Hello, dear reader,
More billion-dollar deals are shaping up - in the US, a mammoth acquisition has been announced in the meat industry, and in Europe, luxury empire LVMH takes over the Dior label. Also check out, why some key think artificial intelligence will cause pain, while others look at it as a solution for complex problems. Enjoy the read.
USA & Canada
Expanding into food service
US meat giant Tyson Foods has agreed to acquire Ohio-based sandwich maker AdvancePierre in a US$ 3.2 billion deal, which will broaden its range of prepared foods. This comes on the heel of the company's announcement to explore the sale of three non-protein businesses.
Supermarket chain Supervalu is poised to sell underperforming locations as it concentrates on the integration of recently acquired Unified Grocers. Battling declining sales, apparel retailer J.Crew announced several strategic changes, including cutting 250 jobs.
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In a bid to simplify ownership structures, French multinational empire LVMH, led by billionaire Bernard Arnault, has agreed to take full control of fashion giant Christian Dior in a deal worth around EUR 12.1 billion.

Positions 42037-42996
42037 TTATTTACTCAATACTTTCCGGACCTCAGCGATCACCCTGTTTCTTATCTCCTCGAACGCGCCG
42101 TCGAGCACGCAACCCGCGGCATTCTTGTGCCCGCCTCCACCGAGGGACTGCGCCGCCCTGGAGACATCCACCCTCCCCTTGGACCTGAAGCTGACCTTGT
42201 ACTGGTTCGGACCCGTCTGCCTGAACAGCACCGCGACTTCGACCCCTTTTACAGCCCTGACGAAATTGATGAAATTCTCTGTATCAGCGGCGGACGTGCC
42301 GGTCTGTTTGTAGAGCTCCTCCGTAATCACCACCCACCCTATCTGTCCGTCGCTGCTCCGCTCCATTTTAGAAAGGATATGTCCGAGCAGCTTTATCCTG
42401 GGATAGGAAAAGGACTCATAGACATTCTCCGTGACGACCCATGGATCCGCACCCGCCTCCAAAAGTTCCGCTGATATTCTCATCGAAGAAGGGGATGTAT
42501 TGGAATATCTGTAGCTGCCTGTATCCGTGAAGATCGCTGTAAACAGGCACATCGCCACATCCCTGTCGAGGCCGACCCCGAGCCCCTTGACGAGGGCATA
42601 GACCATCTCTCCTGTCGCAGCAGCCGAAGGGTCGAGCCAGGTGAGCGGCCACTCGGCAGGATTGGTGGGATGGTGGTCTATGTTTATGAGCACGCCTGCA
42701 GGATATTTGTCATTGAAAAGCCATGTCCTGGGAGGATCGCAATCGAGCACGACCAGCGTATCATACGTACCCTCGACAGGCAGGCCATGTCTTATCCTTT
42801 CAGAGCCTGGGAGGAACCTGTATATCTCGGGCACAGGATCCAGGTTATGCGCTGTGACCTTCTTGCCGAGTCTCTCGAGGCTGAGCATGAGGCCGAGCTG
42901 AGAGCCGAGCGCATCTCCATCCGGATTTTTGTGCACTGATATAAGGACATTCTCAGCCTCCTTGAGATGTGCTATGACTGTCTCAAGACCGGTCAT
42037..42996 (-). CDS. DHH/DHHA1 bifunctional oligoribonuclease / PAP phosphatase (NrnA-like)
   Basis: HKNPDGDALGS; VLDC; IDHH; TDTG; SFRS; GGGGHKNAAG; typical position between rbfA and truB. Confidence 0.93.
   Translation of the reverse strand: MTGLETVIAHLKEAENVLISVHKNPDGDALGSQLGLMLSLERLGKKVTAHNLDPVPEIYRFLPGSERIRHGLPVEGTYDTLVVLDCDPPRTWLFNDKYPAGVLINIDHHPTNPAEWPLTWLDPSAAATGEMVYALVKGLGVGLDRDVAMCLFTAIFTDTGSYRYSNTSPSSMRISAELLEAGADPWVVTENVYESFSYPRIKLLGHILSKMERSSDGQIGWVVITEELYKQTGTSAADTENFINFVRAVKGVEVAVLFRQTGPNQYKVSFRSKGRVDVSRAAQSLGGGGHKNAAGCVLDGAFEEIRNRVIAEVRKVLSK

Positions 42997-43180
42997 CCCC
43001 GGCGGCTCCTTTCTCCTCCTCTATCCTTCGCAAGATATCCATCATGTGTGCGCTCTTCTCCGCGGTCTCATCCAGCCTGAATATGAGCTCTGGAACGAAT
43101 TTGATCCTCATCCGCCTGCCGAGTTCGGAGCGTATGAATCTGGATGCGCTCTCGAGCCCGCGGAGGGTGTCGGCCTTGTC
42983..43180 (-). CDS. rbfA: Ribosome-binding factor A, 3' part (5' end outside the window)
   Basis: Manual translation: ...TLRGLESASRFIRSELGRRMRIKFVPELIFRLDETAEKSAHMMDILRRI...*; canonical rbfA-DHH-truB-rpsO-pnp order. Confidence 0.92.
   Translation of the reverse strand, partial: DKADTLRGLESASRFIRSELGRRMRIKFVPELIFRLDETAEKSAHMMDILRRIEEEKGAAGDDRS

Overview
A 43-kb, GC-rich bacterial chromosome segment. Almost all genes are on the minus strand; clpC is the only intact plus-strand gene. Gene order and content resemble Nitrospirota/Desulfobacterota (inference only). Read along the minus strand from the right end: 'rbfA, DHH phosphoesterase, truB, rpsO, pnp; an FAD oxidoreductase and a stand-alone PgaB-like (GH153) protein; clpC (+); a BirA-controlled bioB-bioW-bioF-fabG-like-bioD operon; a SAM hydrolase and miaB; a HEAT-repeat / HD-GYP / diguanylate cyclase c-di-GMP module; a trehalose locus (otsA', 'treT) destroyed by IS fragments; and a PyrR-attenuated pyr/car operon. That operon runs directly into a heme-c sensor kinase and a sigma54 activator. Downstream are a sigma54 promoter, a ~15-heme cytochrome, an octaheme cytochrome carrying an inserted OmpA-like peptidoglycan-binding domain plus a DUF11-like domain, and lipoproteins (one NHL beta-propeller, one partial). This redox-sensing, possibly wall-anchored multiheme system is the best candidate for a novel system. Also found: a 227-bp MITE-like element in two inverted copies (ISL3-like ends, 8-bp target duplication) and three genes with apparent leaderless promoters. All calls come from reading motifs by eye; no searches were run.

Shake-up at Nestlé
Nearly 300 employees face redundancy following an operational reshuffle in Britain, which will also see production of the iconic Blue Riband wafer bars move to Poland. The Swiss food giant employs more than 8,000 people in the UK.
Asia & Australia
Amazon Fresh in Japan
The US online juggernaut has started its fresh food delivery service in East Asia, allowing customers to receive products in as little as four hours. Japan is the third country where the multinational will offer the service following the US and the UK.
JD.com invests in logistics
China’s second-largest e-commerce company is set to build its own distribution network and has launched a new business group, JD Logistics. Online grocery shopping in China could more than double in growth between now and 2020, according to an IGD survey.
Meet me at Apple
The US tech giant is in the process of revamping the look and feel of its retail outlets across the world in a bid to attract young people to use the stores as meeting places. Many consumers already visit Apple’s roughly 500 stores for reasons other than buying a new device.